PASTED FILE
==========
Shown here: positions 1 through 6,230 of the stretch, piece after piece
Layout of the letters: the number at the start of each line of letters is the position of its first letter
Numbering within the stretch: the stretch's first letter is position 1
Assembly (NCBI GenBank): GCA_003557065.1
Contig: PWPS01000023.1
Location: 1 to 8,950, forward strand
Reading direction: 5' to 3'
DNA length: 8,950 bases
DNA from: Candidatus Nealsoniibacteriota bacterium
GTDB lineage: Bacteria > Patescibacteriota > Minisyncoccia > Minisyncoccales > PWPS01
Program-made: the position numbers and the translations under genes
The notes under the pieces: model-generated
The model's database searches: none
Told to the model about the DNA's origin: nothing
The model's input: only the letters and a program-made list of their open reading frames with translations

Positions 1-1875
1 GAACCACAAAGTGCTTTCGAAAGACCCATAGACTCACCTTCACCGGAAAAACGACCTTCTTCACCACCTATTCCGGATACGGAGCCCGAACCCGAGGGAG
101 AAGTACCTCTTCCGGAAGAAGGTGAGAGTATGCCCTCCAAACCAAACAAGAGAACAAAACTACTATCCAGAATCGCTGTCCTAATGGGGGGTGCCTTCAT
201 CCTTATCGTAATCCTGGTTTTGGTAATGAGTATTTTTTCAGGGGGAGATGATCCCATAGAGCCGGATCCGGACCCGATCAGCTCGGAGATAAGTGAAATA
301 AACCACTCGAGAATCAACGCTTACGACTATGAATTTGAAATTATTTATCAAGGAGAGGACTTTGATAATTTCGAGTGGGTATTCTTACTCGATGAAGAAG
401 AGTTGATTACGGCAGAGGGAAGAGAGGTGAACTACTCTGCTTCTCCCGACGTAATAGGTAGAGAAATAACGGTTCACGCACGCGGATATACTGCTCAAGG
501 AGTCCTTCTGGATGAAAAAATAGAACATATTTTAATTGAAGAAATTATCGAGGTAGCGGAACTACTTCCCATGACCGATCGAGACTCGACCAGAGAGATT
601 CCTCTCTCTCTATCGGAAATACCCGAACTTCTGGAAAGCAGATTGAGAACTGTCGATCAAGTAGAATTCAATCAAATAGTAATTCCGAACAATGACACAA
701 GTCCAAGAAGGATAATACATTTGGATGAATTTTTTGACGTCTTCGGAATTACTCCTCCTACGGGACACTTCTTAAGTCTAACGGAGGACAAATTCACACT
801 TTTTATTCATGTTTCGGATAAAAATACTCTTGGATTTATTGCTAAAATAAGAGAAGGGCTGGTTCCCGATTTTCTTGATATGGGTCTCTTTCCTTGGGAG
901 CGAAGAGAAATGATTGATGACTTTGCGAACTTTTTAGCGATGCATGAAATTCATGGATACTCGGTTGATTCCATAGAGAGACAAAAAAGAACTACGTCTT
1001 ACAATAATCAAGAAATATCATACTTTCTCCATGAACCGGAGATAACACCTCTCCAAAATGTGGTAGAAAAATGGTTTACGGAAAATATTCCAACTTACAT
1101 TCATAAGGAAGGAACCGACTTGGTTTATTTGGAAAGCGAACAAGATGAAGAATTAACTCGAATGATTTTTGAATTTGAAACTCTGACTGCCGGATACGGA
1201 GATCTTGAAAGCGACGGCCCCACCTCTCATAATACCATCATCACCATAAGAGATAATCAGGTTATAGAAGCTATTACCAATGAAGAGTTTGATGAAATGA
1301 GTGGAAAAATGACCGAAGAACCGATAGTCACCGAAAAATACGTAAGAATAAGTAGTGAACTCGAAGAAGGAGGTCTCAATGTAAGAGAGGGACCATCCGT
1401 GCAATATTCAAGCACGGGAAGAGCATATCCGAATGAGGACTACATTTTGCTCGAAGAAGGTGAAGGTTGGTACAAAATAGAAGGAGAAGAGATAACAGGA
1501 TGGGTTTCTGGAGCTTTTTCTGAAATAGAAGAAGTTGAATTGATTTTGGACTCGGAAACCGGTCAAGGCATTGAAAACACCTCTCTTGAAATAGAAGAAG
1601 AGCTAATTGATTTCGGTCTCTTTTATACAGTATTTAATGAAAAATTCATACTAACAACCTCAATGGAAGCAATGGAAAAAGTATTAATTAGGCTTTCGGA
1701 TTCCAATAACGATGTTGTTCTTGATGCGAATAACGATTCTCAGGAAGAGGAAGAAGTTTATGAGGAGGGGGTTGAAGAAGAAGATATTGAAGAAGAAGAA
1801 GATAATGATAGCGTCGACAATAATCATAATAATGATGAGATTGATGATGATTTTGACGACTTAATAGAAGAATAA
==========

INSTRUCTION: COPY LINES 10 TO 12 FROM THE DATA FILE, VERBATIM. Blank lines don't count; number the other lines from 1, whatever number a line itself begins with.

GTDB lineage: Bacteria > Patescibacteriota > Minisyncoccia > Minisyncoccales > PWPS01
Program-made: the position numbers and the translations under genes
The notes under the pieces: model-generated